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BACKGROUND The term Web 2.0 became popular following the O'Reilly Media Web 2.0 conference in 2004; however, there are difficulties in its application to health and medicine. Principally, the definition published by O'Reilly is criticized for being too amorphous, where other authors claim that Web 2.0 does not really exist. Despite this skepticism, the(More)
BACKGROUND Patients increasingly use health portals and Web-based expert forums (ask-the-doctor services), but little is known about the specific needs of Internet users visiting such websites, the nature of their requests, or how satisfied they are with Internet health experts. OBJECTIVE The aim of this study was to analyze the information requests of(More)
BACKGROUND Low response rates among surgeons can threaten the validity of surveys. Internet technologies may reduce the time, effort, and financial resources needed to conduct surveys. OBJECTIVE We investigated whether using Web-based technology could increase the response rates to an international survey. METHODS We solicited opinions from the 442(More)
Many published clinical trials are poorly designed, suggesting that the protocol was incomplete, disorganised or contained errors. This fact, doctors' limited statistical skills and the shortage of medical statisticians, prompted the development of a knowledge-based aid, Design-a-Trial, for authoring clinical trial protocols. Design-a-Trial interviews a(More)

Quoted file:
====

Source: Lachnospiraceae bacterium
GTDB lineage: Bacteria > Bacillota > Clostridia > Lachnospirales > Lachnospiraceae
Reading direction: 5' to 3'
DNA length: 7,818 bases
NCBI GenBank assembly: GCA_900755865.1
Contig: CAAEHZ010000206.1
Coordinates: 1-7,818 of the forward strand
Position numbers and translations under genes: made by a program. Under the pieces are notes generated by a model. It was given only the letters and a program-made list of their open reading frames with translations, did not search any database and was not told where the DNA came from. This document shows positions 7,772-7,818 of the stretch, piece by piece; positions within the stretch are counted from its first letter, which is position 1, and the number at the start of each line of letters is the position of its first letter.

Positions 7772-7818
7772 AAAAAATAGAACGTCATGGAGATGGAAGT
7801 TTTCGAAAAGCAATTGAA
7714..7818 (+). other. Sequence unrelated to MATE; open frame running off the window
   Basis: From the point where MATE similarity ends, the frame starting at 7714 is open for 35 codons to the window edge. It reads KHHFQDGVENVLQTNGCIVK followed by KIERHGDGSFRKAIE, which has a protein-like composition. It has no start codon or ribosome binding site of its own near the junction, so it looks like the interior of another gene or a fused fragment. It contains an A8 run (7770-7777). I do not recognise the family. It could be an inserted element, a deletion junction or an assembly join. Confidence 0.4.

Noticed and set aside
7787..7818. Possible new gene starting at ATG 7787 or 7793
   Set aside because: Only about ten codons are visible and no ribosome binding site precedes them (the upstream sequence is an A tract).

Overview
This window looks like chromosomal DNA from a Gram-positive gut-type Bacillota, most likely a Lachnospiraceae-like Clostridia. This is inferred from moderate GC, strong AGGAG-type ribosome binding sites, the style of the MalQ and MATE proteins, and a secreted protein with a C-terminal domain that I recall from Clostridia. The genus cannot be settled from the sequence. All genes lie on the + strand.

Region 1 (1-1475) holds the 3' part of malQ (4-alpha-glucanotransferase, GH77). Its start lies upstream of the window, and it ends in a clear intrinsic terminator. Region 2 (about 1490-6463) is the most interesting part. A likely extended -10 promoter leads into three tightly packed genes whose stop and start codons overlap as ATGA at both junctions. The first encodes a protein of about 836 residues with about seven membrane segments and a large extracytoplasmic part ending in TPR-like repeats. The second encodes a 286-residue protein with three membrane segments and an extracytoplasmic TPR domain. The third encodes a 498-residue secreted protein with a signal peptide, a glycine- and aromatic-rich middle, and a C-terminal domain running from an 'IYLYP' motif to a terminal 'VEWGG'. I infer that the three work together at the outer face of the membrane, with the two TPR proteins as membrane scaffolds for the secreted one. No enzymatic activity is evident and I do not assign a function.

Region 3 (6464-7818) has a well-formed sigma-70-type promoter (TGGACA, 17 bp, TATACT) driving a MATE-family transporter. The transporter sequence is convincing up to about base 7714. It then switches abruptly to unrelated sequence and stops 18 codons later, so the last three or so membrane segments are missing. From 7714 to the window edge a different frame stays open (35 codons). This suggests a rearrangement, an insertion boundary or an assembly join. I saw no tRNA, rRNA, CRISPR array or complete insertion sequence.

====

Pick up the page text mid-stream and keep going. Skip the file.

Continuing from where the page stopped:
This article draws on extensive interviews with middle-aged Australian women experiencing urinary incontinence. Our discussion derives from the difficulties women face in seeking advice on the management of incontinence, as a consequence of their perception that the condition is an inevitability, a "normal" part of being female. Women do not, on the whole,(More)
BACKGROUND Low response rates among surgeons can threaten the validity of surveys. Internet technologies may reduce the time, effort, and financial resources needed to conduct surveys. OBJECTIVE We investigated whether using Web-based technology could increase the response rates to an international survey. METHODS We solicited opinions from the 442(More)
OBJECTIVE To identify social, structural and personal factors among indigenous women in Queensland associated with the detection of breast cancer, and the treatment and post-treatment care and support of cancer. METHODS Qualitative research including interviews, case studies and focus group discussions were conducted, among Aboriginal women and service(More)
In 2004, the International Society for Research on Internet Interventions (ISRII) was formed to encourage eHealth researchers to collaborate in their efforts to further the science behind developing, testing, and disseminating Web-based treatment programs. The group held its second meeting (April 2006) to clarify the Society's direction and identify key(More)
BACKGROUND Lower socioeconomic strata (SES) populations have higher chronic disease risks. Smartphone-based interventions can support adoption of health behaviors that may, in turn, reduce the risks of type 2 diabetes-related complications, overcoming the obstacles that some patients may have with regular clinical contact (eg, shiftwork, travel(More)
OBJECTIVES To apply the Transtheoretical Model of Behaviour Change (TTM) to cervical cancer screening to determine and report on the level of support required by different language and cultural groups in Queensland to enhance participation. The model consists of six stages: Pre-contemplation (no intention to be screened, no past action), Contemplation(More)